The Federal Inland Revenue Service (FIRS) has issued a directive to banks, instructing them to initiate the deduction of N50 as the Electronic Money Transfer Levy (EMTL) from foreign currency transactions, effective January 2021.
The EMTL is a one-time charge of N50 applicable to the electronic receipt or transfer of money in any commercial money bank or financial institution for any type of account, involving sums of N10,000 and above.
According to the FIRS, revenue generated from the EMTL will be distributed among the three tiers of government through the Federation Account Allocation Committee (FAAC).
Banks have notified customers of this directive through separate emails, citing the implementation of section 48 of the Finance Act of 2020 and section 89a (1) of the Stamp Duty Act of 2004.
Financial institutions are required to apply these deductions to foreign currency transactions carried out between January 1, 2021 (the effective date of the Finance Act) and December 2023.
**Compliance Begins: Access, First, Polaris Banks Lead the Way**
Major banks, including Access Bank, First Bank, and Polaris Bank, have commenced compliance with the FIRS directive.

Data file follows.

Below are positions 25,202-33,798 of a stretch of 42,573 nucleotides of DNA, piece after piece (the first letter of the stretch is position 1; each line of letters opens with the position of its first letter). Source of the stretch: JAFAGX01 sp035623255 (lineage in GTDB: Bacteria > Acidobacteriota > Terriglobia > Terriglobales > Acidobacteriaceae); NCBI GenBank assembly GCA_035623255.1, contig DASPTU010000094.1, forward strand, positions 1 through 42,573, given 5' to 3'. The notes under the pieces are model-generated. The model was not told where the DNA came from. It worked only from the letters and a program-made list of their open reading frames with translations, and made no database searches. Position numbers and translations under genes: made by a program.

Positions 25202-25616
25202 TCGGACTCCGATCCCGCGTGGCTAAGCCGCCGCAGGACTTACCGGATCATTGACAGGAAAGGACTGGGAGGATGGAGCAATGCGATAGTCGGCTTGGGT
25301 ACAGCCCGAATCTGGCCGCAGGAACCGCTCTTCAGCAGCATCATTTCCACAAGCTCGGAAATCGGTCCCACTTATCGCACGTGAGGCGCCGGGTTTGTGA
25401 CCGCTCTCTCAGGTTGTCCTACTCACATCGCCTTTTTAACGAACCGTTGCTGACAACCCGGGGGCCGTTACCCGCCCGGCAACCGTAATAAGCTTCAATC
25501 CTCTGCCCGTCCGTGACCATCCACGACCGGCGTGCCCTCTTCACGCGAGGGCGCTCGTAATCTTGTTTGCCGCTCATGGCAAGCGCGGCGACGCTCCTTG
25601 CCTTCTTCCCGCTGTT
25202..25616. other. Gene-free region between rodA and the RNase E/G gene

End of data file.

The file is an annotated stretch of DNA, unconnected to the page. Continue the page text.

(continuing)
Access Bank, in a notice to customers, stated that the EMTL deduction for international transactions from 2021 to 2023 would start from January 31, 2024. The bank emphasized that the charge of N50 (FCY equivalent) would now apply to foreign currency inflows of N10,000 and above.
Polaris Bank, aligning with the FIRS directive, announced that compliance would begin from January 2, 2024. Deductions of N50 will be made on previous foreign currency transactions executed over the past three years.
First Bank also informed its customers about the levy, stating that the deduction would apply to recipients of electronic receipts or transfers of N10,000 or more on any type of account. The bank assured customers that the deduction would start immediately and be remitted to the FIRS as mandated.
Several other commercial banks, including Stanbic IBTC, Union Bank, and Guaranty Trust Bank (GTB), have recently confirmed their adherence to the FIRS policy.
This move aligns with President Bola Tinubu’s goal of achieving a $1 trillion economy by 2026. Minister of Finance, Wale Edun, emphasized the importance of streamlining and expanding the tax net to meet the government’s revenue targets during his address to lawmakers in December 2023. Edun also advocated for a centralized revenue collection system led by the FIRS.